I’d much rather teens sleep together than do drugs together or kill each other (I miss you middle grade). Sex, like drugs, among teenagers is something some adults prefer not to acknowledge the existence of. But it does happen. There were a few people in my high school senior class who graduated virgins, I think, but everyone else probably would have preferred Keplinger’s frank address of sex as opposed to abstinence literature. And “friends with benefits” is a pretty common occurrence among teens and it’s good that someone is writing about it.
For those unfamiliar, “friends with benefits” refers to two people not in a relationship, not monogamous to one another, who meet for sex without emotional attachment. Ahh, the great myth of the f*** buddy (remember, I told the younger readers to take off already). There may somewhere in the world be two people who have actually made this situation work the way it’s supposed to, but I suspect 90% of the time “friends with benefits” either become an item, have been an item, or have a painful falling out. In fact, one of my favorite headlines from The Onion reads: “F*** Buddy Becomes F*** Fiancé.”
Can Bianca have non-emotionally-involving sex with Wesley Rush in a purely sterile, just physical manner? Does Wesley really think she’s ugly and fat even though they’re doing it? Is he really a player with no heart who can’t see how awesome Bianca is? These are the questions that drive The Duff and to learn the answers you should go ahead and preorder your copy. Keplinger has crafted a fine work you’re going to enjoy and I have no business spoiling it further over a month before it hits shelves.
So let’s it call it a review and talk craft. I highlighted all sorts of wonderful moments in The Duff and most of them I can’t share as they’re spoilers. But the two things I noticed that Keplinger does extremely well in this book are character and conflict. I’m tempted to list voice, but as this book is written in the first person from Bianca’s perspective, I’m going to consider the voice of the book to be a major contributing factor to character. And Bianca is a quite a character. She’s witty, she’s fun, she’s totally unaware of who she is, and readers everywhere, boys as well as girls, will identify with her. Here are some of my favorite of Bianca’s observations:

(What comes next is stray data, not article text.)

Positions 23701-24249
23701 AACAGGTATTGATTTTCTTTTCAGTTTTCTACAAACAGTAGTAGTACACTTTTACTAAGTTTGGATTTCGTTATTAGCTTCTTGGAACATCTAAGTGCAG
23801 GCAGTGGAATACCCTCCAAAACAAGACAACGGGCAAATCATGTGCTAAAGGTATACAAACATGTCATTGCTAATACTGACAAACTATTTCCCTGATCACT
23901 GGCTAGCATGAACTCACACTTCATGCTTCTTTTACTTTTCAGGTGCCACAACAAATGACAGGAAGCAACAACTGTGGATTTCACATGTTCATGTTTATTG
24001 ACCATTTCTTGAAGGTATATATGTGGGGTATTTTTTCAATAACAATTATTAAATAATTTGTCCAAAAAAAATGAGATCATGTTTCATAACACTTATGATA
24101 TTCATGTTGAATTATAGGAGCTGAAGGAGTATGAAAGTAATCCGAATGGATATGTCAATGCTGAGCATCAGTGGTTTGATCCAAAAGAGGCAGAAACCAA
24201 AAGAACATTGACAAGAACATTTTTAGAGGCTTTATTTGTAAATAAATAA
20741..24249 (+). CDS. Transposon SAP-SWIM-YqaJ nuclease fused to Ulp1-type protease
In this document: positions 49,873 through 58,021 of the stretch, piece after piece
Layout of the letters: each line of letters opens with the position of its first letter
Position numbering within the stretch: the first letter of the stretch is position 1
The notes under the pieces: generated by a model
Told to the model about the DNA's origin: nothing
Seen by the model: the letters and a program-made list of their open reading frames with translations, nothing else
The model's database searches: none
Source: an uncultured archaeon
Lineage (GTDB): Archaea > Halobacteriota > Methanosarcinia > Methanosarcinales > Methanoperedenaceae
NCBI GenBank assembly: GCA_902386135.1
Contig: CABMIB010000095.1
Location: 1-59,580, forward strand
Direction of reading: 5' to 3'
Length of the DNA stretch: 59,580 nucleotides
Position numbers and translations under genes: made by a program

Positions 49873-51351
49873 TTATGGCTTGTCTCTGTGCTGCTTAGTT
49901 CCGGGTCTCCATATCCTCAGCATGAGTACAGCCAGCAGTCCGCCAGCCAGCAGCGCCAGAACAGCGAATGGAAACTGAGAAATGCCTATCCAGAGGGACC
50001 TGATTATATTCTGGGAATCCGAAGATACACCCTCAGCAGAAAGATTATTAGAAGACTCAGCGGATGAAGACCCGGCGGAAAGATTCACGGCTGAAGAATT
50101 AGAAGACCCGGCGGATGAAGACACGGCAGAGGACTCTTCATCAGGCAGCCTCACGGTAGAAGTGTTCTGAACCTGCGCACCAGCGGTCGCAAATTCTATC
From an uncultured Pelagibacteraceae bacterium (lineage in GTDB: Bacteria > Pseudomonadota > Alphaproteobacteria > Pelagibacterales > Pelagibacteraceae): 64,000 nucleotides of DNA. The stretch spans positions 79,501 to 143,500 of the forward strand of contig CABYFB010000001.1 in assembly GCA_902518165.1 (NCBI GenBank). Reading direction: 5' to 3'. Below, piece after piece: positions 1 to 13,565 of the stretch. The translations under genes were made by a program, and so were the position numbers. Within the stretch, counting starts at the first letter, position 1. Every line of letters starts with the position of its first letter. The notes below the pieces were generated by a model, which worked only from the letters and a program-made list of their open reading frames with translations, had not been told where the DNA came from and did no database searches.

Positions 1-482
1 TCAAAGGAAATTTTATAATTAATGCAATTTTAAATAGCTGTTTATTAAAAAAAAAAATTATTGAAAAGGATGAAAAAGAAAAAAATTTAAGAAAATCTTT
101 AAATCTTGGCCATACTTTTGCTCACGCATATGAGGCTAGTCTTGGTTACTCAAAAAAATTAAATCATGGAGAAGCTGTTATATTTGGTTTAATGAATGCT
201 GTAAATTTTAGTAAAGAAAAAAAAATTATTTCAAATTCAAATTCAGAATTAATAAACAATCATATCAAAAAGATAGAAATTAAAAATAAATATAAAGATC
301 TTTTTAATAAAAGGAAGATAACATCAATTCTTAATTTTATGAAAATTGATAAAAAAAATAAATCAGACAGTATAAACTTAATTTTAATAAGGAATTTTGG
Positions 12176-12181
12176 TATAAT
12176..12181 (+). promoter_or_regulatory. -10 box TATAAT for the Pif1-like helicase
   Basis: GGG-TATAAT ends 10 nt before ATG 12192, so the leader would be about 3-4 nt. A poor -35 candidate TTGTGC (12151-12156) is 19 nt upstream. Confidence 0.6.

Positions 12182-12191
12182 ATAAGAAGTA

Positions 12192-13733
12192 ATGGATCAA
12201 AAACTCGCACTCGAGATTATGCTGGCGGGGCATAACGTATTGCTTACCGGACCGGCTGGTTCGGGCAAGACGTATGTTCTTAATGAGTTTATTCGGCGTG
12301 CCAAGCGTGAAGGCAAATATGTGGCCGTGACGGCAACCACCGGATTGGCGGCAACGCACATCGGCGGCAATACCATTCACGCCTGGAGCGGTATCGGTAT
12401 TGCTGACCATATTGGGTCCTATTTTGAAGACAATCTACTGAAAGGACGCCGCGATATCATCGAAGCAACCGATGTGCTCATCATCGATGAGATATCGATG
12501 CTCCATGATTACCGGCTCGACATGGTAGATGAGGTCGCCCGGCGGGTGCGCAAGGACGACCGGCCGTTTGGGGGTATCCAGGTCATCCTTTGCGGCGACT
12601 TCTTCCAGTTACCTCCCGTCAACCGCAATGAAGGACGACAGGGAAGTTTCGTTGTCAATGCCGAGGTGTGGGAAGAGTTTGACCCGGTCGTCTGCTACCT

Once again, Casey and Jessica were making complete fools of themselves, shaking their a***s like dancers in a rap video. But I guess guys eat that sh** up, don’t they? I could honestly feel my IQ dropping as I wondered, for the hundredth time that night, why I’d let them drag me here again.
“Of course. I mean, there is a reason its initials are VD. I bet you more people contract syphilis on Valentines Day than on any other day of the year. What a cause for celebration.”
So what if she was as thin as my pinkie and had boobs the size of basketballs! I bet she had an IQ of twenty-seven.
“We don’t hang out anymore,” I told him, using that voice that made it clear he shouldn’t ask questions. All teenage girls know that voice and use it on their fathers frequently. Usually, the unspoken order is followed. My father loved me, but he knew better than to delve into the drama of my high school experience.